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Most stock valvetrain components can only functio...
You never know what you will find under the hood ...
In a street performance application in particular...
In recent years, “beehive” springs have been all ...
Shaft rockers are more stable at high rpm ensurin...
Takin' it to the Streets: Performance Valvetrains for [almost] Everyday Use
By Brendan Baker
Even though the valvetain plays a supporting role in the overall performance potential of an engine it can still be a make or frequently break proposition for engine builders. In a street performance application in particular your customers are usually quite proud of their vehicles and spend a lot of money on appearance. But they also want the engine to sound and perform as good as it looks.
Most stock valvetrain components can only function normally up to about 5,500 rpm and usually cannot accept more than .500˝ lift. Past that point, upgrades are necessary to handle the higher loads. Rockers, lifters and pushrods as well as valve springs are upgraded to lighter, more durable materials to squeeze out as much power as possible from an engine package.
Valvetrain designs may vary slightly in layout from engine to engine but the task is the same: the main objective is to control valve timing so the pistons can pull enough air and fuel into the cylinders to produce maximum torque and horsepower. The amount of variation involved in this most basic function is almost infinite.
The camshaft is the heart of the valvetrain. Precisely timed in relation to the crankshaft and pistons, the cam spins around and around at half the speed of the crankshaft, but high engine speeds can sometimes be too much for the stock valve springs to control. When this happens the valves can’t shut quickly enough to keep the lifters on the cam. Instead of following the cam lobe profile, the lifters begin to jump off the lobes. And the steeper the cam profile, the worse the problem becomes as engine speeds climb higher.
Another thing that happens when the valve springs can’t keep up with the cam, the lifters land harder on the way down and begin to bounce slightly, causing the valves to also bounce as they seat. In addition to increasing wear and the likelihood of fatigue failure, valve bounce also disturbs airflow into and out of the combustion chamber and decreases high rpm performance.
If engine speed continues to increase, the valve springs soon won’t be able to close the valves fast enough before they start to open again. This leads to a situation where the valves “float,” which allows combustion pressure to blow past the open valves. The engine begins to misfire, but the situation can become worse. If the engine continues to accelerate, the valves will likely hit the tops of the pistons and destroy the valvetrain and possibly more.
One way to guard against floating the valves is to reduce the mass of the valvetrain. For street engines, lighter valves with smaller stems and thinner heads can reduce unwanted weight. For your customers who want the best, and money is no object, titanium valves can be a good way to lighten things up, but the cost is not always justified in a street application.
While a lumpy idle may sound really cool it’s not always the easiest to handle on the street. All-out race engines are designed to operate most effectively in specific rpm ranges; usually the powerband is only separated by a few hundred to a thousand rpm. However, in a street performance engine your customers will complain if the engine doesn’t pull from down low while racing streetlight to streetlight as a well as being able to handle some high rpm conditions. If your customer is running the vehicle in track events as well as driving on the street, then you will be challenged even more. First and foremost, it depends on what the customer wants.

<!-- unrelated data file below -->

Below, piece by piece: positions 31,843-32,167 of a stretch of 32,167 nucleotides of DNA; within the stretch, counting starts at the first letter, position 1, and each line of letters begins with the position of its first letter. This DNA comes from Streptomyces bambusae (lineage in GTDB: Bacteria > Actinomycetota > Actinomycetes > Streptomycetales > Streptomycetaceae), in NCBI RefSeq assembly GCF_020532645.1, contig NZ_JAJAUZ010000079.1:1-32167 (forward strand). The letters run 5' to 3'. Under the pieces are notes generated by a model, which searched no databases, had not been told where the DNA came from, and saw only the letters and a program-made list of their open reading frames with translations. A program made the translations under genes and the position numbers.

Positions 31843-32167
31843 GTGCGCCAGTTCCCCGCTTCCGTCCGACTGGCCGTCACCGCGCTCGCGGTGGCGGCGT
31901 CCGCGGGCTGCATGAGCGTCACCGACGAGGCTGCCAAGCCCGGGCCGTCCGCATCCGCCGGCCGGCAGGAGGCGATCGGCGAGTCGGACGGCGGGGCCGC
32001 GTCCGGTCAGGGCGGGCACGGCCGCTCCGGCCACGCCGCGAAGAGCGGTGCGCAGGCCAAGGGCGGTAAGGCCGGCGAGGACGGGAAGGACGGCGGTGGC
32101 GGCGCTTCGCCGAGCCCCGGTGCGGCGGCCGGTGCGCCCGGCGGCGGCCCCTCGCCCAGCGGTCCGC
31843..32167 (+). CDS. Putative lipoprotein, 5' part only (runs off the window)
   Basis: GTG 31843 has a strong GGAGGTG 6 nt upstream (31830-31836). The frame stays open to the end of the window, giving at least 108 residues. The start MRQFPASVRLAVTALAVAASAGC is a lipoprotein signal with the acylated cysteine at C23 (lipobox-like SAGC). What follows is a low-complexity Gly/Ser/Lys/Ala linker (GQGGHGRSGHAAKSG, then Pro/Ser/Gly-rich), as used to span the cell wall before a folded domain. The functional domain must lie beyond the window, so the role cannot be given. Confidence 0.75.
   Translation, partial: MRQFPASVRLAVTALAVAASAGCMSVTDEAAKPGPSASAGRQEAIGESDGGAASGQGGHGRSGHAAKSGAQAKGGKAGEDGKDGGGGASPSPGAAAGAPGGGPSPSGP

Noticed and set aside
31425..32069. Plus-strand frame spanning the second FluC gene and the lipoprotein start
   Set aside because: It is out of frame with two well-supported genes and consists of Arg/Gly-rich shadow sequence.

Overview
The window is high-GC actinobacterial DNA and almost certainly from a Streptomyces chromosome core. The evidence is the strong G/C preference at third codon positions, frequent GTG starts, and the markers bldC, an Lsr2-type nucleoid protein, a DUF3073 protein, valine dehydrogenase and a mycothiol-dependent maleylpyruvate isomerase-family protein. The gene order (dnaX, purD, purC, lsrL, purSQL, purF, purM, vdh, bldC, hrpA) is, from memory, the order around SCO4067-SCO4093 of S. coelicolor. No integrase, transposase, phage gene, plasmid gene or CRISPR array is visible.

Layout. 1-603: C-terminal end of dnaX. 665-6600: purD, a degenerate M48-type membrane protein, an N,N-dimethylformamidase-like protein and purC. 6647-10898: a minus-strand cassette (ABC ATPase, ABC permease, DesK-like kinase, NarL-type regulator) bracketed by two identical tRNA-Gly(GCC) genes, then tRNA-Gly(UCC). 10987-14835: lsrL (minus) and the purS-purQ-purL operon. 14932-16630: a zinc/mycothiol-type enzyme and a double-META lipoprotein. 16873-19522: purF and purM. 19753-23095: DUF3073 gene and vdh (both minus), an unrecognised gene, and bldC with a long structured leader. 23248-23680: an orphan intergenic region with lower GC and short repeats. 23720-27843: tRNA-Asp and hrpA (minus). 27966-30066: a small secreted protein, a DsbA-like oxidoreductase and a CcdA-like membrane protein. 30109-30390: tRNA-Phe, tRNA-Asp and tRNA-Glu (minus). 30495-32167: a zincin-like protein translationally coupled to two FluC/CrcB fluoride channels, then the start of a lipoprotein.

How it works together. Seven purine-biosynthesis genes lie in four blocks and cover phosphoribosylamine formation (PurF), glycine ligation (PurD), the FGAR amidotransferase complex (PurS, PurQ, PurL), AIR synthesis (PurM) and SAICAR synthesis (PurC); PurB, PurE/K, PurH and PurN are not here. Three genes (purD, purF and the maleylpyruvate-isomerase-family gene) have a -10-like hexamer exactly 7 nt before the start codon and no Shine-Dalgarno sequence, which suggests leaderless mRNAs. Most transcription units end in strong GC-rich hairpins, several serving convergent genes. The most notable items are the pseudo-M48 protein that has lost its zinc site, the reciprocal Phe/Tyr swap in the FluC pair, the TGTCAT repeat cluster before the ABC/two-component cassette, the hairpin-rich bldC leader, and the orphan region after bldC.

In order to understand all the variables that affect the valvetrain, you must first know what you are trying to achieve. You need to know as much as possible about the purpose of the engine you're building. Whether it's just being driven to church on Sunday or to the track, you need to have a clear picture of what your customer expects from the performance build to ensure the proper selection of valvetrain components among the other items in the build.
For performance customers who just want to add an aggressive cam, it can be a difficult task explaining to them everthing else that goes along with it. If you go with camshaft durations at .050˝ at 224° and above, experts say you need to replace springs and go with anti-pump up lifters and so forth.
One valvetrain modification that can make sense for street performance customers is converting from flat tappet cams to hydraulic roller cams. The extra cost can be justified when you create more horsepower and torque as well as increasing the longevity of the engine. Flat tappet cams are susceptible to wear especially during break-in, and with reduced levels of zinc and phosphorous additives in today’s oils, many engine builders and performance enthusiasts are switching to roller cams and lifters.
Engines that use roller cams have an extremely broad powerband compared to the relatively narrow powerband of the flat tappet lifters, which means you make more horsepower and torque over a wider rpm range due to increased area “under the curve.” This means the rollers on the lifters allow the cam lobe to open and close the valves quicker, increasing the flow and efficiency of the engine. By using the correct components that match the cam, a hydraulic roller cam can idle smoothly while making great low-end horsepower and pull strong all the way through the rev range.
Some of the other advantages to a roller lifter cam is that it reduces friction, which generates less heat and wear. A roller cam can also handle a much steeper ramp on the cam profile than a flat tappet cam. This allows the valves to open more quickly and reach maximum lift sooner.
Of course, this isn’t meant to imply that roller cams are perfect for every application. There are many flat-tappet camshaft and lifter combinations that offer some of the best performance value for the money.
If you are still messing around with stud rockers, girdles and polylocks you may want to rethink using these antiquated parts that don’t really work anymore in a modern performance engine. A good way to add value to your next performance engine build is to switch to shaft rockers. These components are not as expensive as some may think and offer big benefits for your performance customer. Here are some of the benefits of shaft rockers according to one manufacturer: